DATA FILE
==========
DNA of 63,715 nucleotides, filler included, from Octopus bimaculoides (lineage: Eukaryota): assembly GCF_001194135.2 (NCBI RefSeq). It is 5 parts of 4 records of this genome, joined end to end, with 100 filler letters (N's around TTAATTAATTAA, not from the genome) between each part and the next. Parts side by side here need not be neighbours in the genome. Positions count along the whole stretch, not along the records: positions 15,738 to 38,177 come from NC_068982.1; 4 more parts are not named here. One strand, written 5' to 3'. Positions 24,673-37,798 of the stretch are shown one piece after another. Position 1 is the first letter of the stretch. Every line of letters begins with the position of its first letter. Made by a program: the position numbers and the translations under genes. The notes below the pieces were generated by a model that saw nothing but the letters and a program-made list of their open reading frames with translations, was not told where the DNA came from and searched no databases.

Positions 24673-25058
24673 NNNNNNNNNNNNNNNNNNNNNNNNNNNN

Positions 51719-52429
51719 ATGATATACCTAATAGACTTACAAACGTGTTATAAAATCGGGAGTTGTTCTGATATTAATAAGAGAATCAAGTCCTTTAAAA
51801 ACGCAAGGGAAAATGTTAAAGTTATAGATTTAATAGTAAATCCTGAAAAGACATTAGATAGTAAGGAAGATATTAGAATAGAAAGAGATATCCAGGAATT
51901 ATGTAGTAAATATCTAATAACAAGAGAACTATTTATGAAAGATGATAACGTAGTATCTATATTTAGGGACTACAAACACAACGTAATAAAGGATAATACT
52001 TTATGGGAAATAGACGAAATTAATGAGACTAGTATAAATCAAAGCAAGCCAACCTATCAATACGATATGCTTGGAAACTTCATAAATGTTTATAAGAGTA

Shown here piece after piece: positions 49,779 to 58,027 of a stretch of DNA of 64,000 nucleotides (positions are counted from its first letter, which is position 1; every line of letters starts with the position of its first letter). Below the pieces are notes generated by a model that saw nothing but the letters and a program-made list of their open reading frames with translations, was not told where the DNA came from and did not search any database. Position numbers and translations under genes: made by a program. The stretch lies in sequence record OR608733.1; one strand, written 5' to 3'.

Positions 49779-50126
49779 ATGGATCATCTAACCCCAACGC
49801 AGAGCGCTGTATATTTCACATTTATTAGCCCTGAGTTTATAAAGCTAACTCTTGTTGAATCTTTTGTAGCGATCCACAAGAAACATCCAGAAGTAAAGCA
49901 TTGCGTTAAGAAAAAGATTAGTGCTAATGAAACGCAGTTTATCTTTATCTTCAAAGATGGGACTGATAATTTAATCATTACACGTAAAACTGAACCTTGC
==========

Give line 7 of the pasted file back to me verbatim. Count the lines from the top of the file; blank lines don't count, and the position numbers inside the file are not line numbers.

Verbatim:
51901 ATGTAGTAAATATCTAATAACAAGAGAACTATTTATGAAAGATGATAACGTAGTATCTATATTTAGGGACTACAAACACAACGTAATAAAGGATAATACT